Friday, July 13, 2012

I lost my job yesterday. I want to blame it on the quake, but my company assured me that it had nothing to do with it; Tokyo, financially, was already having hard times to begin with.

After writing my follow-up post about 7 Days on March 22nd, I started wondering if I was wrong. In the wake of what has happened to Japan and the radioactive threat already in Tokyo, maybe just continuing what you are doing is the cowardly thing to do…

During the first week after the quake, even with all the stress and the fear of what was going on at the time, in a way, I felt relieved. I felt relieved because I didn’t have to worry about having a real career, money, and my future which has been plaguing and haunting me everyday for the past who knows how many years; but what I had to worry about was the now, survival, and my friends. In a way, I felt pretty good. But after we escaped Tokyo and had a couple days rest in the southern island of Kyushu, I got an email from my dad entitled with his favorite line, which is definitely my least favorite of all:

What are your plans?

I didn’t have any… because I sadly never do. I was just going where the nuclear tide was taking me, and since nothing was really developing at the plant in Fukushima, and that Yuki, my roommate, would probably have to go back to work after the weekend was over, it seemed like we would have to go back to Tokyo and try to live to our normal lives again, which meant me going back to doing photography on my free time while continuing with my stale, old day job that has absolutely no future whatsoever.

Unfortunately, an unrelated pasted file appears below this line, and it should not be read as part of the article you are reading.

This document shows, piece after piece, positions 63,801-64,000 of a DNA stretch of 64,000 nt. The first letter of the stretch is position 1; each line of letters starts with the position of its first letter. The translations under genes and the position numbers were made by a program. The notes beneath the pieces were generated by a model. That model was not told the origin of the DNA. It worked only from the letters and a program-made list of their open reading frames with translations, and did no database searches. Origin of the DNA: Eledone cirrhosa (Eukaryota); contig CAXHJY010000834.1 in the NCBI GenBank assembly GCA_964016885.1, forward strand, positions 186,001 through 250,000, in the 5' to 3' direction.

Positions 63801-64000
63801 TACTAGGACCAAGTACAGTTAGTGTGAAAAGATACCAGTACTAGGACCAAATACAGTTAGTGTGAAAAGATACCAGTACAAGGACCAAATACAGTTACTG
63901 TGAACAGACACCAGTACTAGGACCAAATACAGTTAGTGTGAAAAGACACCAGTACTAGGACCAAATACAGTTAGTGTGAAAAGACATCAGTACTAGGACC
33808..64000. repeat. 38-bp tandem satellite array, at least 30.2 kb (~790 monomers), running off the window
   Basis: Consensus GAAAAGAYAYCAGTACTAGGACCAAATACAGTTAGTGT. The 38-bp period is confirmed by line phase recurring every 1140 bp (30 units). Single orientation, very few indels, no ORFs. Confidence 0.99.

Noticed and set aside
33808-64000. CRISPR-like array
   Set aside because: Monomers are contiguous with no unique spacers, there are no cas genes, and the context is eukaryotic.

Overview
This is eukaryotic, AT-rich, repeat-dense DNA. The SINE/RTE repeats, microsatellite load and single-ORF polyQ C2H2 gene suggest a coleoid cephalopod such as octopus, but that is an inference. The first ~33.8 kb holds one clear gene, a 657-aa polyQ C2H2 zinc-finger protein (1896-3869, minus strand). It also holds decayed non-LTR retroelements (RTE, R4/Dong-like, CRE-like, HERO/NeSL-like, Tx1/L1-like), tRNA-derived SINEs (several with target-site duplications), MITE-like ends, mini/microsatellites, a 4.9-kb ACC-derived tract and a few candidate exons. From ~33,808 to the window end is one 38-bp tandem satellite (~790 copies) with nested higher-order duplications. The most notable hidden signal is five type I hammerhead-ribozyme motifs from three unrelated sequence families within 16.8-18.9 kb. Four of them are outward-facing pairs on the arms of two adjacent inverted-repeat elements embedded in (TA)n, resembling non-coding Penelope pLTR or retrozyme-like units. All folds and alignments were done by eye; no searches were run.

But… it’s easy. It’s much easier just to continue that life even with the rumor of one day puking out black blood from radiation (worse case scenario) then actually figuring out a new one. Therefore, I am sure that losing this job is a blessing in disguise because I would have never been able to figure out what I needed or wanted out of life unless I was really pushed. But since finding the same kind of job, which I have been doing forever, is so easy to come by, I doubt that I have the strength to let myself be pushed.

Now the question in front of me, which is actually the same one for everyone else in Tokyo, who were unsatisfied with their lives before the quake, is do we have the courage to get up and change our lives because finally we have a legitimate reason to do it, which - I’m sure that the Japanese government would never admit to- is that Tokyo is probably a damn dangerous place to be right now and will be for a long time.

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